The Symbolic Wedding Veil

The symbol of the wedding veil has been permanently tied to a tradition that the bride and groom not see each other the day of the wedding. The tradition holds that it is bad luck. The symbol of the bride’s veil is actually part of the old traditions when marriages were prearranged, often before they were even born. The bride would be kept away from the groom for her entire life. On the day they were to be married, she would wear a veil so that her face is not revealed until after they have been legally declared as husband and wife. This is so the groom will not see the bride and possibly change his mind. While this custom was terribly degrading for the bride, it was not customary to tell women how beautiful they are and not buildup their esteem. It was just another form of repression in those cultures.

There is another culture in Eastern Europe that is steeped in the people’s superstitions. The people of old were terribly frightened of demons and evil spirits. It is said that these evil spirits would be jealous of a newly married couples attempt at happiness through marriage. Spirits cannot do what the living do and it makes them extremely angry. The bride would be veiled from the moment she arose on the day of her wedding. The veils back then were huge, billowy, and much thicker than today’s sheer fabrics. She would eat, dress, and do everything disguised under her veil so that evil spirits could not recognize her and torment her before she could be married. The veil was only lifted after they were married and therefore protected by her husband and by God.

The wedding veil was also said to be the funeral shroud. For this reason, a woman would make the veil before she was married. It was long enough to wrap her body in on the day of her death. This would prevent the evil spirits from recognizing her as she crossed from this world to the next. Women lived in great fear in those days and while this sounds morbid, a woman’s veil turned shroud was of great comfort to her. When I girl was old enough to sew, she would begin making her veil with the help of her mother or grandmother. By the time she was married, it would be long enough to serve both purposes.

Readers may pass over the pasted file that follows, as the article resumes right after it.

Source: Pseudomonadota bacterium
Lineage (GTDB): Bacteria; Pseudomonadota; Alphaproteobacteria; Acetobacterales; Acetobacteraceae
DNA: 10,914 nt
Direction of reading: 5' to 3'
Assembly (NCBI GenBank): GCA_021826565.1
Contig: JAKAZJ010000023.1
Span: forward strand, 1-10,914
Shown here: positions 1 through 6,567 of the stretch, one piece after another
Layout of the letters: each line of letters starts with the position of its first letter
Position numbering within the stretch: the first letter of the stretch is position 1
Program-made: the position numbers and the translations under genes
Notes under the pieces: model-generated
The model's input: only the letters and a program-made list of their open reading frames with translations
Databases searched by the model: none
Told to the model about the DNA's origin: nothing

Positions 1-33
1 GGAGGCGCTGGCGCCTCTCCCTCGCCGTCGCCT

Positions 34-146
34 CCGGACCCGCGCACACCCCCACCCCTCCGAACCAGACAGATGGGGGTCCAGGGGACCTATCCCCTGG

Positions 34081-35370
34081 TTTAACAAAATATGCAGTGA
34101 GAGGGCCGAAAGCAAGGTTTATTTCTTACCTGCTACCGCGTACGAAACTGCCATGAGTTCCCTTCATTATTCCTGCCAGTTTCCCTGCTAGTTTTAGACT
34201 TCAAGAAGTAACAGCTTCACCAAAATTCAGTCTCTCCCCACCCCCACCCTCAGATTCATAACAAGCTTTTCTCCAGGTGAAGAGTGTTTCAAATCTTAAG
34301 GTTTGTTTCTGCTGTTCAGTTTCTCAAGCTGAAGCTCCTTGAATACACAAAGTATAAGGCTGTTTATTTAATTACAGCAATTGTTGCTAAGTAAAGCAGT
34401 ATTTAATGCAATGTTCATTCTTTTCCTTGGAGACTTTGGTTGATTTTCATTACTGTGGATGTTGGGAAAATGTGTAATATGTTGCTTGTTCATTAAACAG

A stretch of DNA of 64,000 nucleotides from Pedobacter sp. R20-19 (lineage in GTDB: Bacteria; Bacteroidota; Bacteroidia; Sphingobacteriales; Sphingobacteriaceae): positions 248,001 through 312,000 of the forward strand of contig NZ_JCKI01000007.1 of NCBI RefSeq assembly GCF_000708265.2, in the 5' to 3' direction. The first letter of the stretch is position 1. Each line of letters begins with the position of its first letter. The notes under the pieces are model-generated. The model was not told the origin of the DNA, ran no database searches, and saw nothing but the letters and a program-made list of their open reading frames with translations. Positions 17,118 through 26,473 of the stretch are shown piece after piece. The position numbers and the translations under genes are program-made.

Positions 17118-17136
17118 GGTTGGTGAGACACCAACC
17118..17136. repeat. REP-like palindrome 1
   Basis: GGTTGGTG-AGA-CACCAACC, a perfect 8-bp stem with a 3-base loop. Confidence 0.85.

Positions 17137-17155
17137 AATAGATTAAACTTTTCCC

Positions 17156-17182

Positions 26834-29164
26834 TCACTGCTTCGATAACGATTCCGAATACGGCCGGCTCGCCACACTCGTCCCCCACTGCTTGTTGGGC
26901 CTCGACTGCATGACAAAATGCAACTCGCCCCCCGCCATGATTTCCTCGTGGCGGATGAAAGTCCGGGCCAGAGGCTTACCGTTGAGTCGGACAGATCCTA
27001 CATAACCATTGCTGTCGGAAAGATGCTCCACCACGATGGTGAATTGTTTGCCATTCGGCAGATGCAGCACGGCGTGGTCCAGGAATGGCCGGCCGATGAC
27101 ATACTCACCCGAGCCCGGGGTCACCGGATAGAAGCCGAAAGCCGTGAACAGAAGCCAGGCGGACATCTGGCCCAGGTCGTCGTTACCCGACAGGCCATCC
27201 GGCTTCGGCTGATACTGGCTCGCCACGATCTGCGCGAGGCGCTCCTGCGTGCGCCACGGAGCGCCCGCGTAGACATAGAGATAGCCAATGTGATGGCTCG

Another symbol and tradition was that the wedding veil was supplied by the husband. It is what he used to capture is bride. The groom would pick the woman he wanted and sneak up on her, throwing the veil over her and carrying her away. She wore it until after she was married so that no one would recognize and attempt to rescue her.

The wedding veil and the wedding kiss are also tied together in symbolism. The wedding veil is pushed back after they are pronounced man and wife but in some places, this did not conclude the service. The bride and the groom had to then consent to a kiss before it was legal. Since the bride could not see her husband very well and in some cases, the husband never saw the bride until he lifted the veil, it was a moment of extreme anxiety as to whether they would both consent to the kiss. It was very often the happiest or saddest moment of the entire affair. The wedding gifts were often money in those days and the groom would be counting on the monetary gain. He would also be out any wedding accessories he would have had to purchase up to this point. That means that it was a more crucial moment for the groom than for anyone else.